ABOUT DASHAWN PATRICK
CHARLOTTE'S TOOL BOX
Charlotte's Tool Box is a short-film about how permanence and stability can change destiny, one child at a time.
"Who cares? Somebody has to care!"
Ola Mae
BASED ON A MILLION TRUE STORIES
CHARLOTTE'S TOOL BOX
ABOUT CHARLOTTE'S TOOL BOX
A SHORT FILM
Charlotte's Tool Box
UNFINISHED SAMPLE SCREENER
DASHAWN PATRICK
FICTION/NON-FICTION AUTHOR
DASHAWN PATRICK
AUTHOR
WHY I WROTE CHARLOTTE'S TOOL BOX
I wrote Charlotte's Tool Box after speaking at conferences around the country
about adding meaning and value to the lives of children, specifically teenagers,
growing up in foster care. In every region there were common themes.  With
constantly shifting social circles, they felt nobody really knew who they were: their
dreams, goals, talents, favorite foods, fondest memories, all the things that make a
child feel "known" or "familiar". Secondly, they wished someone would have taken
time to fuel their interests and help develop their talents.  With lives so temporary:
new schools, new homes, new rules, and the constantly feeling unfamiliar to their
surroundings, how will these children ever develop meaningful connections to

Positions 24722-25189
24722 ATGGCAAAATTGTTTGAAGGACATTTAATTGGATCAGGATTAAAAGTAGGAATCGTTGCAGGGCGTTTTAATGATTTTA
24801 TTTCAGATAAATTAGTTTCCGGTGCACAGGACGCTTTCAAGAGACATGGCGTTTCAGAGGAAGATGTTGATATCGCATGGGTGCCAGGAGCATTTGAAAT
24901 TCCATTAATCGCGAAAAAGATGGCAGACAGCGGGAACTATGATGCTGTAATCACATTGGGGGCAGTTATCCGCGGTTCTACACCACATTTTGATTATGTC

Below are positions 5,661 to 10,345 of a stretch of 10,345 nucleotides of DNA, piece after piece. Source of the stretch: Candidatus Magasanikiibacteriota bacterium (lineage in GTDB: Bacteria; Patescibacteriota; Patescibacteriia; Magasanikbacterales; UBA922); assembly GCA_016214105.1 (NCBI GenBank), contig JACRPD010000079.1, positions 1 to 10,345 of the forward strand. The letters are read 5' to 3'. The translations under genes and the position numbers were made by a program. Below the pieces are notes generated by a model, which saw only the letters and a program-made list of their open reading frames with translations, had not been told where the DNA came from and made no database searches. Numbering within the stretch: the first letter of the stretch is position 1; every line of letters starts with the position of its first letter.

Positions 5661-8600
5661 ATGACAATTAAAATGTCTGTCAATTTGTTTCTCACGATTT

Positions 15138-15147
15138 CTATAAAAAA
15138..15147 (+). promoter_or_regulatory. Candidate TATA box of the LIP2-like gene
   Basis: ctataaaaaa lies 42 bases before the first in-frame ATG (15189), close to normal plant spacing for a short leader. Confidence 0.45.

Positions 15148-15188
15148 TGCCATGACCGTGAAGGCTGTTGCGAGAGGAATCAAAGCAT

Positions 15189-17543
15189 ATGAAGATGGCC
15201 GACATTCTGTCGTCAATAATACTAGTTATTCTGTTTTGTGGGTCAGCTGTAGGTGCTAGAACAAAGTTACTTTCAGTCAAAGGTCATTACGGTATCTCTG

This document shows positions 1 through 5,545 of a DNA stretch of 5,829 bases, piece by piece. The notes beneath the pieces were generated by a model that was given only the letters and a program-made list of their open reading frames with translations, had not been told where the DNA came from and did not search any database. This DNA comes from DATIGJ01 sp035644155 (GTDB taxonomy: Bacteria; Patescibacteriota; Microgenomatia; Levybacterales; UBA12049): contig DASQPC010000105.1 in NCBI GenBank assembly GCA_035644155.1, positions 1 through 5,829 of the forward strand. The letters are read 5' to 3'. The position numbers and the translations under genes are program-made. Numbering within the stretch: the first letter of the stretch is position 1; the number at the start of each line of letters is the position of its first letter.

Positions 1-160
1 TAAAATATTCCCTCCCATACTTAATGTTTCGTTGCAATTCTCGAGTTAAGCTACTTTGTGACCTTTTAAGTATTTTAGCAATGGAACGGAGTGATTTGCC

people who provide encouragement, stability, and structure to reach their goals?  
How can we expect children to thrive when they've had no longstanding
relationships with people who know them on a close, intimate level. I decided to
film a short movie that shows every child has dream, regardless of where they
come from, and given the right ingredient of love, stability, and structure, they are
capable of achieving their dreams.
SYNOPSIS:
Abbie's life is disrupted at age seven when she is sent to Seattle to live with her
grandpa Charlie, a widowed WWII veteran. Grandpa Charlie and Abbie have
always had a loving relationship, so his new role as her legal guardian is a
pleasant change to Abbie's unpredictable life. When Abbie asks Grandpa Charlie
what happened to her mother and father, and why she is living with him
, he
tells her what happened to her parents and gives her a beautiful doll to comfort
her spirits. Abbie names the doll Charlotte, after her grandpa's name. She uses
an old rusted, red toolbox given to her by Grandpa Charlie as Charlotte's
doll-house. Inside the toolbox, Abbie creates a beautiful life for Charlotte; a life
where her doll has two happy parents, tons of friends, and all the stability and
support to reach her dreams. Outside the toolbox is Abbie's reality. After
Grandpa Charlie passes away, Abbie must maneuver the world without the love
and support she'd received from her grandfather. Her only remaining ties to her
grandfather are the doll and the rusty, red toolbox.

Abbie is now 18 and set to age-out of foster care. She wonders how her life may
have been different had she been given the stability that her doll Charlotte
received.
.